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S. Korea holds massive firing drills
Says it will ‘punish’ North if provoked
SEOUL | South Korea vowed Wednesday to "completely punish" North Korea if it attacks again, and it mobilized hundreds of troops, tanks and helicopters for a massive military exercise prompted by high tensions on the peninsula.
The firing drills planned for Thursday near the Koreas' heavily armed land border signaled that South Korea is willing to risk further escalating tensions with North Korea, which shelled a southern island off the western coast on Nov. 23 and stirred up a warlike atmosphere.
The attack, which killed four people, was portrayed by Pyongyang as a retaliation for southern military exercises on Yeonpyeong Island that day.
South Korea has conducted 47 similar military drills this year, and it scheduled one more exercise for Thursday in response to the North Korean attack, an army officer said on the condition of anonymity, citing department rules.
Thursday's drill will be the biggest-ever wintertime joint firing exercise that South Korea's army and air force have staged, an army statement said.
"We will completely punish the enemy if it provokes us again like the shelling of Yeonpyeong Island," Brig. Gen. Ju Eun-sik, chief of the army's 1st Armored Brigade, said separately.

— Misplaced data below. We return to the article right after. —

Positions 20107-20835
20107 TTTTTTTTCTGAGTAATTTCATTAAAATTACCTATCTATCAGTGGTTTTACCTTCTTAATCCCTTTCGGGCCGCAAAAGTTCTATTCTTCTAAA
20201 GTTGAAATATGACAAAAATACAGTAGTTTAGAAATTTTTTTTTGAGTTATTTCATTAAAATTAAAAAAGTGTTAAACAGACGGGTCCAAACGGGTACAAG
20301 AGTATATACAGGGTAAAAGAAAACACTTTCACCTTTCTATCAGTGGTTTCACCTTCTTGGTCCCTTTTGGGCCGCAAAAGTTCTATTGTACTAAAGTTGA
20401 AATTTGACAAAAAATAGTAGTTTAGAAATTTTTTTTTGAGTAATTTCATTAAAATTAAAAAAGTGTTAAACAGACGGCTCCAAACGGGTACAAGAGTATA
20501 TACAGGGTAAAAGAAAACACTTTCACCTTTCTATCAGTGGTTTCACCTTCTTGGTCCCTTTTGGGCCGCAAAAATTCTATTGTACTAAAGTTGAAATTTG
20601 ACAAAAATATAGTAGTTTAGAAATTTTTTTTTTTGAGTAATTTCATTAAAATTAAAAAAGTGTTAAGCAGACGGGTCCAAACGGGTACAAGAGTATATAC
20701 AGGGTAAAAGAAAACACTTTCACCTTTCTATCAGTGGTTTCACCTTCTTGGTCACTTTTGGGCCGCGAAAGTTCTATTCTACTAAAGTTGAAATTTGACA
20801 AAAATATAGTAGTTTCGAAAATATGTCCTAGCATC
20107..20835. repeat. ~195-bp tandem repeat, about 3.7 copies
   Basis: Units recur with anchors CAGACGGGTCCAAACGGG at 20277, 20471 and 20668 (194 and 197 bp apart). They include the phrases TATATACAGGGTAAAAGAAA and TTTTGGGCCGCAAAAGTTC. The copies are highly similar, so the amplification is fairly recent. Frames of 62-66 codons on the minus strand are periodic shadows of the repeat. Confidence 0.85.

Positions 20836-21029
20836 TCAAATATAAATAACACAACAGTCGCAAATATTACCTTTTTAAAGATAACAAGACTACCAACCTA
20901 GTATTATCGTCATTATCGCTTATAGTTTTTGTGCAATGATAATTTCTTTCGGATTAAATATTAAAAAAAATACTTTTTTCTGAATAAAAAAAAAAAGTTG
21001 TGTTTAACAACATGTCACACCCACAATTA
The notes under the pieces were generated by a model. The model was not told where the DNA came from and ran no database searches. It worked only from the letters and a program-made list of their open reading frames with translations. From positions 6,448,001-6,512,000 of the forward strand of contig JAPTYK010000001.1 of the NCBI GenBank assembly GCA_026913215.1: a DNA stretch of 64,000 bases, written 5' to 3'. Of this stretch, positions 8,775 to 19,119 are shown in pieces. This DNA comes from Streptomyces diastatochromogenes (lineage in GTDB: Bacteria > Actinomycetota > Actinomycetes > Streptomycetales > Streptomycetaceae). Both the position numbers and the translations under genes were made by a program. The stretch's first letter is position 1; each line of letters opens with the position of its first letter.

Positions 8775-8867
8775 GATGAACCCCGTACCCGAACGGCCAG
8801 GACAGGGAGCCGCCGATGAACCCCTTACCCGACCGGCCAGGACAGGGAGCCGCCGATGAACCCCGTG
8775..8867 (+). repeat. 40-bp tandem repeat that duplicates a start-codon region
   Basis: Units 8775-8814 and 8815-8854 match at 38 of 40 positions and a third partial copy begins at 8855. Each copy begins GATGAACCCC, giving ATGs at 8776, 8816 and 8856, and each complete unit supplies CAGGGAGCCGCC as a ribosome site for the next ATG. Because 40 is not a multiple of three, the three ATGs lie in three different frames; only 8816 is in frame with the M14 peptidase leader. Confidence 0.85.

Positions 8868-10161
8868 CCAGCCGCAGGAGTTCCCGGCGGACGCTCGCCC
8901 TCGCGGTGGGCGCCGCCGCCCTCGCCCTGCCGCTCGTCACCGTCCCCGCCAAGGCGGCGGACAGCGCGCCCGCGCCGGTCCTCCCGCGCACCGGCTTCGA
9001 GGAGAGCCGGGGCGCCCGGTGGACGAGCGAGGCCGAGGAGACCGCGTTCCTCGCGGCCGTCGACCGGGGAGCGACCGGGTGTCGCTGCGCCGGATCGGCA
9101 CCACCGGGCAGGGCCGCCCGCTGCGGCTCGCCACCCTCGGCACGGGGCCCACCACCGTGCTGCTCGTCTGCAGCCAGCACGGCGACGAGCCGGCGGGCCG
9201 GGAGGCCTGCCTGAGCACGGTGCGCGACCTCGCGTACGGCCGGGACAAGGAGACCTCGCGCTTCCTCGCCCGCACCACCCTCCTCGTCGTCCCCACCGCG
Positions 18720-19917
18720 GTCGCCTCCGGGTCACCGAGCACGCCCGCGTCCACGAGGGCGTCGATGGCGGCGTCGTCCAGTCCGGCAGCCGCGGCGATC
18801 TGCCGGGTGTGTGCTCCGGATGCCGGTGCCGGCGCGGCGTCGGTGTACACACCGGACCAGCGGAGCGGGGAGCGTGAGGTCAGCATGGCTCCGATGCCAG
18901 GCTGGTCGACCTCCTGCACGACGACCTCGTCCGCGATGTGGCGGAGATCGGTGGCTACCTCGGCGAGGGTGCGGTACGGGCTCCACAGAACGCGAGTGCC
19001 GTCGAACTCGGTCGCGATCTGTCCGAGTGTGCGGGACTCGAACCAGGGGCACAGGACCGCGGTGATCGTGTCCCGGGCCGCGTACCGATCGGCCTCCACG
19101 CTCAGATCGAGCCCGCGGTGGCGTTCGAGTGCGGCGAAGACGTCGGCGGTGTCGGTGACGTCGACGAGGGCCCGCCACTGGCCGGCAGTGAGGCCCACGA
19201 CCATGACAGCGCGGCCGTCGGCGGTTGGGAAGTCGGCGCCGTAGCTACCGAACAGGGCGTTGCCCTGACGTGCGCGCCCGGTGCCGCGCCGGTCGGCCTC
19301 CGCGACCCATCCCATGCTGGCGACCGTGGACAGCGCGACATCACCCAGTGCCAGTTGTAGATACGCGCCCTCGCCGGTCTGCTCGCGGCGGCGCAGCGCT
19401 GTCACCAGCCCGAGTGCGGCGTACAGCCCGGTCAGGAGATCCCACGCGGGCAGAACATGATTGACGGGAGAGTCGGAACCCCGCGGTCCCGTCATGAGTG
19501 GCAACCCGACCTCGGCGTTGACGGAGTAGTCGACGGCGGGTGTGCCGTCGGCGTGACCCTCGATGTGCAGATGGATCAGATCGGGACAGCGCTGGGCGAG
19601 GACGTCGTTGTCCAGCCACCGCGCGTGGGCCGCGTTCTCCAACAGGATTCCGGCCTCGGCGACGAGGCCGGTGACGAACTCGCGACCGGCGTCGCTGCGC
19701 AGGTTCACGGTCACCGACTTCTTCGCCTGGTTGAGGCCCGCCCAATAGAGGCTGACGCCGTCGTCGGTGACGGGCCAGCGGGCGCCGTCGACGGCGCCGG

South Korean forces are on high alert even though the North backed down from its threat to retaliate again over a separate firing drill the South held Monday on Yeonpyeong in disputed western waters.
The two Koreas remain technically at war since their 1950s conflict ended in a cease-fire, not a peace treaty. The past month's military tension, however, has been the worst in several years.
The North has made conciliatory remarks in recent days - telling a visiting U.S. governor it might allow international inspections of its nuclear programs - but Seoul is mindful of past surprise attacks and still is bracing for possible aggression.
South Korea's navy also began annual four-day firing and anti-submarine exercises Wednesday off the country's eastern coast. That area has been less tense recently, but the North has used eastern waters in the past as a submarine route for communist agents to infiltrate South Korea.
The Koreas' recent military skirmishes, including last month's artillery bombardment, have been in the tense western waters, where Pyongyang does not recognize the U.N.-drawn border.
Thursday's air force and army drills will involve 800 troops, F-15K and KF-16 jet fighters, K-1 tanks, AH-1S attack helicopters and K-9 self-propelled guns. They will take place in Pocheon, about 30 miles north of Seoul and about 21 miles south of the North Korean border.
Seoul has relocated more artillery on Yeonpyeong following last month's shelling and plans to deploy Israeli-made Spike missiles there soon, Yonhap news agency reported, citing an unidentified military official. The Joint Chiefs of Staff declined to confirm the report.
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